ConocoPhillips will stick with its plan to boost US light oil production despite limited refining capacity for those grades, CEO Ryan Lance said Thursday.
"Today I don't think there's excessive risk to that piece of the puzzle," Lance said, citing the company's ability to move crude by water if necessary to refiners on the East, West, and Gulf Coasts.
His remarks were webcast from the Barclays CEO Energy Conference in New York.
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Lance noted there is constant capacity "creep" in the US, and was confident refining investments would be made to take advantage of the wide margins for light sweet crude.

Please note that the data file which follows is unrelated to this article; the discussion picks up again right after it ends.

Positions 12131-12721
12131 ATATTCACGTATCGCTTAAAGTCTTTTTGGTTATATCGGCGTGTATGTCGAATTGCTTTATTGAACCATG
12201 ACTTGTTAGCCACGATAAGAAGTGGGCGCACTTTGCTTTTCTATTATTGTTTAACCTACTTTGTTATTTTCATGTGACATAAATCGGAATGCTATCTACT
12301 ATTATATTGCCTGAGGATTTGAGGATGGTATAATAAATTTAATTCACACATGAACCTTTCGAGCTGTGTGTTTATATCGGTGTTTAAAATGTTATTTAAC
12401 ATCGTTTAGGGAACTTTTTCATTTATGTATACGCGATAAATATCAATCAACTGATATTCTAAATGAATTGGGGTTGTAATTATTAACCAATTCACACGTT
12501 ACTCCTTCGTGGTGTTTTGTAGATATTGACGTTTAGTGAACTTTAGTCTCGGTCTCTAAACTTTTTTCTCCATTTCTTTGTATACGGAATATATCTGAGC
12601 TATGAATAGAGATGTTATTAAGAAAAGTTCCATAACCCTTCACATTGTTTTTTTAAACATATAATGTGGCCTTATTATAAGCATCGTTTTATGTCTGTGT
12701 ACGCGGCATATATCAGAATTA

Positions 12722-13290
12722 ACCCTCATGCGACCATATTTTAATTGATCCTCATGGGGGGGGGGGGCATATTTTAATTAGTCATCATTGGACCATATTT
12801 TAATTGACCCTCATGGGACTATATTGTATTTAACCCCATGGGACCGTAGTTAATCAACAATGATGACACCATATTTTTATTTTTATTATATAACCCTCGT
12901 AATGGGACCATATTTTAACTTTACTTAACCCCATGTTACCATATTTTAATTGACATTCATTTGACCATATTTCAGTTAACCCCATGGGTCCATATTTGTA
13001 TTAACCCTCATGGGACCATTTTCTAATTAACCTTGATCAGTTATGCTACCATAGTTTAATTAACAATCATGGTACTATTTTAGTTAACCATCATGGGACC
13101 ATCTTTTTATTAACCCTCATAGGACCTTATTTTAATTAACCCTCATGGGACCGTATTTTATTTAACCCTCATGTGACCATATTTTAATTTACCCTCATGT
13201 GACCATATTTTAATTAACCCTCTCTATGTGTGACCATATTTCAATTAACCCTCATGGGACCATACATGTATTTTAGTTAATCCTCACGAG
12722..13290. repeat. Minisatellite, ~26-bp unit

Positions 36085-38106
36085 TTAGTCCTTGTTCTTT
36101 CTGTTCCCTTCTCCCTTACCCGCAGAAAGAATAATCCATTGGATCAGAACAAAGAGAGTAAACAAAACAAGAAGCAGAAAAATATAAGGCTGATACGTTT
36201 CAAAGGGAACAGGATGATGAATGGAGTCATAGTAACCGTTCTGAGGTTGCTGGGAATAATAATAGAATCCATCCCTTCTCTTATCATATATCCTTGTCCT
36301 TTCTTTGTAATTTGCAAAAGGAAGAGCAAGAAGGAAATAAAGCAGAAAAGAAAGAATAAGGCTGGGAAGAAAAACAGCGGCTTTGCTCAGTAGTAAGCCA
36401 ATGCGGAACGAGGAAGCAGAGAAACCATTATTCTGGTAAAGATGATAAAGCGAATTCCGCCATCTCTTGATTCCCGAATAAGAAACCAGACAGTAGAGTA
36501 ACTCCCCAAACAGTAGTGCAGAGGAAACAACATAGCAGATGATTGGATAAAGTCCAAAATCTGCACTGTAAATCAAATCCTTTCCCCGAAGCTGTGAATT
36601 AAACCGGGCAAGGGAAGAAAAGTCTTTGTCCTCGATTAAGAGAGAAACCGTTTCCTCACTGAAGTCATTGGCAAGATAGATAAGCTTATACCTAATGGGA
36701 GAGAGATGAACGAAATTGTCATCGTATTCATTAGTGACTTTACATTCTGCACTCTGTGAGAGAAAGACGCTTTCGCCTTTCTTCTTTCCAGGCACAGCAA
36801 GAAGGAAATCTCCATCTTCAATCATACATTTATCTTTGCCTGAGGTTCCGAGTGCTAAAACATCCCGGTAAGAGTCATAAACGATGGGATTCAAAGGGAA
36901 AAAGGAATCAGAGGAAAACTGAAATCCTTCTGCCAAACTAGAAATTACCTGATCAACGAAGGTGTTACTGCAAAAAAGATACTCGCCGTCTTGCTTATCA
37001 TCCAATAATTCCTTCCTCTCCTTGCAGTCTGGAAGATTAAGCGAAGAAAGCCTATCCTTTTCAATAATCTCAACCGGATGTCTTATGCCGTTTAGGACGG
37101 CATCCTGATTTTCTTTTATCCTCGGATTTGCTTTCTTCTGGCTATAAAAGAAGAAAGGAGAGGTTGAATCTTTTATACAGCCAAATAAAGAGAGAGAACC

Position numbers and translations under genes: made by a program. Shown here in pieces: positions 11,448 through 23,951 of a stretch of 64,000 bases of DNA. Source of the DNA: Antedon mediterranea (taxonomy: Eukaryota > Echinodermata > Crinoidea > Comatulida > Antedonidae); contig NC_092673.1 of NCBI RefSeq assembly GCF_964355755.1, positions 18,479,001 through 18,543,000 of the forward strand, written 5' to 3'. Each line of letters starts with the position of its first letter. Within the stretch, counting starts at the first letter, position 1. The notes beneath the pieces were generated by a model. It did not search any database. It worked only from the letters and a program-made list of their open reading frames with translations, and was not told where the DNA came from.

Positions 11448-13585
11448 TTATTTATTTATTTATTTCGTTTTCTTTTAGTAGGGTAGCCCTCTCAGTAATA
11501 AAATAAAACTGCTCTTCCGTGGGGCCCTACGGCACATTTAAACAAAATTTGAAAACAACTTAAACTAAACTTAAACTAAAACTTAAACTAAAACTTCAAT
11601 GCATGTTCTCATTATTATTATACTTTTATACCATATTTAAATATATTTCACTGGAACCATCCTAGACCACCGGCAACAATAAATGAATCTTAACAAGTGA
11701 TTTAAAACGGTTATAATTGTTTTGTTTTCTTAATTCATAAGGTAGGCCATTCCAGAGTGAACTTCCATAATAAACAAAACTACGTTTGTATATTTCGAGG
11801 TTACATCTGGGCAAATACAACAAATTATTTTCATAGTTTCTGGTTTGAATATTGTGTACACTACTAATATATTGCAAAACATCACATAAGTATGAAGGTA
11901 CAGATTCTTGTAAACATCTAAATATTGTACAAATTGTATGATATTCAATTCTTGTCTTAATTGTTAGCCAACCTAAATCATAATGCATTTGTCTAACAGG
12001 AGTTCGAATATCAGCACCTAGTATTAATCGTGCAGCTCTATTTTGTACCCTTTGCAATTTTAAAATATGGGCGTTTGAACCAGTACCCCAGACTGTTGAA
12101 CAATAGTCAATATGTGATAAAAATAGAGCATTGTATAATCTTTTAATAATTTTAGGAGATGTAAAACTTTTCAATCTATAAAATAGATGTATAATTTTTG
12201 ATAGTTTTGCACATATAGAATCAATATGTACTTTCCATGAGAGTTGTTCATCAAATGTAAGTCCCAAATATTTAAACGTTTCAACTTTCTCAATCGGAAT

"I don't believe margins will stay wide for long periods of time, people are going to make investments to absorb those kinds of margins," he said.
In the Permian Basin, ConocoPhillips plans to increase production by 40,000 b/d of oil equivalent, with oil accounting for roughly 80% of the total by 2017, he said.
From the Bakken and Eagle Ford shale plays, the company plans to add 45,000 and 130,000 boe/d, respectively, over the same period. Oil will reach close to 90% of Bakken output and about 60% of Eagle Ford production.
Analysts have expressed concern about limited US light sweet crude refining capacity in light of booming shale production.
Standard and Poor's expects the capacity ceiling to be reached on the US Gulf Coast in the next two years, the ratings agency said in a report earlier this year. S&P and Platts are units of McGraw Hill Financial.
--Benjamin Morse, email@example.com
--Edited by Kevin Saville, firstname.lastname@example.org